Sticky, seaside treat in store for Cinderella performance
- Credit: Archant
St George’s Theatre
There is a lovely intimacy and closeness at the beautiful St George’s Theatre that you really don’t get at too many other venues.
It is a place where the fourth wall can be well and truly broken. And while being squirted by a water pistol played havoc with my mascara it was a small price to pay.
The rapport, once it gets going, (and it did take a while) is lovely and it is worth bearing with some of the earlier misfires as the audience warms up.
There is no messing with the traditional formula of Cinderella, a fairytale favourite, and we are on solid panto ground with all the boo/hiss and “it’s behind you” that anyone would expect
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- 3 Yarmouth's wizard hotel to appear on Four in a Bed
- 4 CCTV released of Great Yarmouth man whose body part was found on beach
- 5 Date set for road reopening after sewer collapse
- 6 'It's just not viable anymore' - Pub near Great Yarmouth closes
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- 9 TV show filmed in Norfolk starring Ainsley Harriott to air this month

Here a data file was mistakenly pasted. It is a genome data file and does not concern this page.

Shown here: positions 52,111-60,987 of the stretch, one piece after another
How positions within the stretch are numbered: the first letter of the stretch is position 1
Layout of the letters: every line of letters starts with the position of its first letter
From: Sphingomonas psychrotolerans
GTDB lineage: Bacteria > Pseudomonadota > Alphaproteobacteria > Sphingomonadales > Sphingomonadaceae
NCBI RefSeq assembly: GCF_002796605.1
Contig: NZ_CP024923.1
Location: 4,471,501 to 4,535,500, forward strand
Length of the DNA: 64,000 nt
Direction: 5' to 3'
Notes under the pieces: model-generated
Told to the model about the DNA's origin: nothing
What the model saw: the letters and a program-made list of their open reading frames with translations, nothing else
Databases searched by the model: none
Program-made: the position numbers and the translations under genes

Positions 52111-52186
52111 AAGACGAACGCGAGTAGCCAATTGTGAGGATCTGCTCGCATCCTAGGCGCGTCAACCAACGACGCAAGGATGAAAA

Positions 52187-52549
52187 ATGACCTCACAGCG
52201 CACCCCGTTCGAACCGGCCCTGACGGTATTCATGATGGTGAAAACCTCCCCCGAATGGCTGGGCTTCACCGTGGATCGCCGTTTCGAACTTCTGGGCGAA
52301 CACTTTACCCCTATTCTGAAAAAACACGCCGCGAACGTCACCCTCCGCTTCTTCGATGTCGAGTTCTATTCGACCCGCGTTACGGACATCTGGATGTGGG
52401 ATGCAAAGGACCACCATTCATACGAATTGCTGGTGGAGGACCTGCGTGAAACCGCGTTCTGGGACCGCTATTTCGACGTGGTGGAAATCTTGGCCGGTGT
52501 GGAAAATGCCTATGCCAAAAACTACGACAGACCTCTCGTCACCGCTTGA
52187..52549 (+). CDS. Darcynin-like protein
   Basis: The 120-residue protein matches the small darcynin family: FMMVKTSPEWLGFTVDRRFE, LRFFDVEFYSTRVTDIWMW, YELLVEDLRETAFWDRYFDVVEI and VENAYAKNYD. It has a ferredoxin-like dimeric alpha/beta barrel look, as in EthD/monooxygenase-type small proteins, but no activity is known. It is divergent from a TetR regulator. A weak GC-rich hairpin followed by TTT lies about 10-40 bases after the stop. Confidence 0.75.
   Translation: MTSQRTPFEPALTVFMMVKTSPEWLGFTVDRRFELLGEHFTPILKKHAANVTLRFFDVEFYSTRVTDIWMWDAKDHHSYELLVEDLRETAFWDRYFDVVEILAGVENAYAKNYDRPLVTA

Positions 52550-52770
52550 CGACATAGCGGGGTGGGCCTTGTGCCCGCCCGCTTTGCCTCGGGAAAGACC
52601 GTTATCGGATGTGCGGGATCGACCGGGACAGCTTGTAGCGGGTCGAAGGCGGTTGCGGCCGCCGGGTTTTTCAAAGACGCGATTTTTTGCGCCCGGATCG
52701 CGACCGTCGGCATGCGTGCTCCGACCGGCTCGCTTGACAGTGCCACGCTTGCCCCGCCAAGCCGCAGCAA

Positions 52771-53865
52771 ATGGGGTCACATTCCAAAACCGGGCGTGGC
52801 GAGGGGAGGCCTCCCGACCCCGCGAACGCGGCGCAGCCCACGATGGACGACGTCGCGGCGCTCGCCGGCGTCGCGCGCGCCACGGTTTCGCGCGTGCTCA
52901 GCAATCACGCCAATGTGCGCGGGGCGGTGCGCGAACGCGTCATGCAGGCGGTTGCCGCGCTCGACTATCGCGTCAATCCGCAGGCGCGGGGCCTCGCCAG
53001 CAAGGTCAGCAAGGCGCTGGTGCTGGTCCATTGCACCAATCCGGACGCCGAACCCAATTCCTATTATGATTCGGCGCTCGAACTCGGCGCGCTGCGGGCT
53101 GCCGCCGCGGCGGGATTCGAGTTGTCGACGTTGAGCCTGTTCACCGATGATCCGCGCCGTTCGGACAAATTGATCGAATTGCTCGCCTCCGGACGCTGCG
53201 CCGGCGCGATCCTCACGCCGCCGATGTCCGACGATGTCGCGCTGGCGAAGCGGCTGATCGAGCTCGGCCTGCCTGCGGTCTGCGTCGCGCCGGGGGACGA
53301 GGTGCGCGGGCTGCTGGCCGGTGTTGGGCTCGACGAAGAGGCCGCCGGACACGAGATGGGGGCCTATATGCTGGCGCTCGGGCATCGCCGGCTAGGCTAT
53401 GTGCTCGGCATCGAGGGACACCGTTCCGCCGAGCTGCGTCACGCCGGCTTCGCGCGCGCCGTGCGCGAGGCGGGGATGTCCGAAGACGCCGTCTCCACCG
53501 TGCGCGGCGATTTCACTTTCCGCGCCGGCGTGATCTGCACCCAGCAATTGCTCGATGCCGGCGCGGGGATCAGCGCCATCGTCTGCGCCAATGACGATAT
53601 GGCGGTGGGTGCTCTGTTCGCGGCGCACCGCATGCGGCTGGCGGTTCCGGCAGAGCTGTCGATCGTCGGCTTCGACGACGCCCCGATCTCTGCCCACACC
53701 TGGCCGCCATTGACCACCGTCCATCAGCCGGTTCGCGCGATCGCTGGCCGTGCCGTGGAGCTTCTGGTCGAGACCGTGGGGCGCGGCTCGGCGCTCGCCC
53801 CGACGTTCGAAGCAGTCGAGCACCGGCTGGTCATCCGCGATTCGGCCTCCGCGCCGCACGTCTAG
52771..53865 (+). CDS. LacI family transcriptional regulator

- 10 Lost sailor found going backwards 12 miles off Norfolk coast
Emma Holt as Cinderella is suitably lovely, down-trodden and demure and has a pretty singing voice.
Ashley Bovington (last year’s genie in Aladdin) is Buttons, stitching the show together he soon has the audience eating out of his hand (Big Up Buttons!).
The money-grabbing ugly sisters are outlandish and grotesque in equal measure, one of them making their debut on stage in a stick-of-rock frock - the first of a vast wardrobe of ever more extravagant dresses.
Clare Durrant sparkles and shines as the fairy godmother and the adorable Nabjab dancers swell the small cast. There are lots of songs, some from the world of pop and one from Frozen, but not that one.
And like the sticky seaside sweet this is Yarmouth all the way through with Palmers, Vauxhall Holiday Park and Peter Jay among those getting a nod.
I’m not sure if a lot went wrong the night we were there or if they were skilfully scripted mishaps - probably a bit of both. But there was some fluffing of lines that only added to the hilarity. There are lots of gags, not all of them good, but hey that’s panto.
It is very much a play rooted in Great Yarmouth with in-jokes about the town which was fun.
The transformation scene is a surprise and the choice of transport is inspired (I won’t give the game away, but it bought the house down).
This is the third panto at St George’s since it underwent its own fairytale transformation establishing itself as a festive favourite.
Hopefully it is a tradition that will continue for a long time - well at least until Yarmouth gets a Primark which even according to the cast on stage won’t be any day soon! Super family fun.
The panto runs until January 10. To book call the box office on 01493 331484 or visit www.stgeorgestheatre.com.